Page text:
Denny and I wandered around looking for fossils for twenty minutes not really noticing any. There was another group poking around so I asked to see what they were finding. The fossils they found are much smaller and subtle than we expected. After that, we found a few and were on our merry way.
This was geology fieldtrip for GLG 225 Invertebrate Paleontology at NAU. The first stop (along Highway 87/260, 3 miles south of Pine at the Control Road junction), is not listed in the hike description. A few brachipods were found (one guy found an awesome Spiriferoid), but mostly it was a vast amount of crinoid material. One of the grad students said he found a shark tooth at this locality previously.
The second stop was at the locality from the hike description. The photos show specimens from both localities, so I have noted in the captions "Pine Locality" if applicable. Hiking data reflects estimates combined from both localities.
My husband and I decided to try out our cameras and do a little bit of fossil hunting at the Famous Naco site... The really good site was paved over when they relayed out the road as destroying one of the only places we have found some rare echinoderms...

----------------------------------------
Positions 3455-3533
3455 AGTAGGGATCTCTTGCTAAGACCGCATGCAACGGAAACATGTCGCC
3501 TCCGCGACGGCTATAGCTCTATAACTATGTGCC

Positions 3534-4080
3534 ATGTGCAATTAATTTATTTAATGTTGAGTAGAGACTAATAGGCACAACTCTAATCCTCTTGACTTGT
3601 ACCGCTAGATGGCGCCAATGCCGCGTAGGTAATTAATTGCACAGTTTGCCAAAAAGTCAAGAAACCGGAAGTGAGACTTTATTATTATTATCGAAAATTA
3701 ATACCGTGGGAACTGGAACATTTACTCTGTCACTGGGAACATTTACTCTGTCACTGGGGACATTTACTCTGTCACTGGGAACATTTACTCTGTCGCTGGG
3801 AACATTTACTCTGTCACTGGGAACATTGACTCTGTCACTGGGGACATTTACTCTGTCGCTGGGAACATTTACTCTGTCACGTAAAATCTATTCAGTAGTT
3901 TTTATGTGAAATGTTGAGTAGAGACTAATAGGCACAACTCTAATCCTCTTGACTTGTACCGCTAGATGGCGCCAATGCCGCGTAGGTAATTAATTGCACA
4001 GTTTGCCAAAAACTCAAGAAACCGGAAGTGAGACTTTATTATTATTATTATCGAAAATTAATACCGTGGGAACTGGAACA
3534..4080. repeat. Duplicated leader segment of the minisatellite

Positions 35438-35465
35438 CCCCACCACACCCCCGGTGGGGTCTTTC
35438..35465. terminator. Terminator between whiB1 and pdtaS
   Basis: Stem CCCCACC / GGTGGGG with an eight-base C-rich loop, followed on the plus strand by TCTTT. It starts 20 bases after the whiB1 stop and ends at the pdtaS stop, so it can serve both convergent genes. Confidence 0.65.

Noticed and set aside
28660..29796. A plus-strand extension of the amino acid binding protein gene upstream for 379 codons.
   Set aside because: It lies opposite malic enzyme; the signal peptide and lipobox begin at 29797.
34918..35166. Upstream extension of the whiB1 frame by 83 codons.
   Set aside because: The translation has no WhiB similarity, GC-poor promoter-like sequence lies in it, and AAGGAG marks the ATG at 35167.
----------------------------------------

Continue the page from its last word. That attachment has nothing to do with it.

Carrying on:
--On the loose to climb a mountain, on the loose where I am free. On the loose to live my life the way I think my life should be...For we only have a moment and a whole world yet to see...I'll be looking for tomorrow on the loose. ---unknown--
average hiking speed 0.73 mph
WARNING! Hiking and outdoor related sports can be dangerous. Be responsible and prepare for the trip. Study the area you are entering and plan accordingly. Dress for the current and unexpected weather changes. Take plenty of water. Never go alone. Make an itinerary with your plan(s), route(s), destination(s) and expected return time. Give your itinerary to trusted family and/or friends.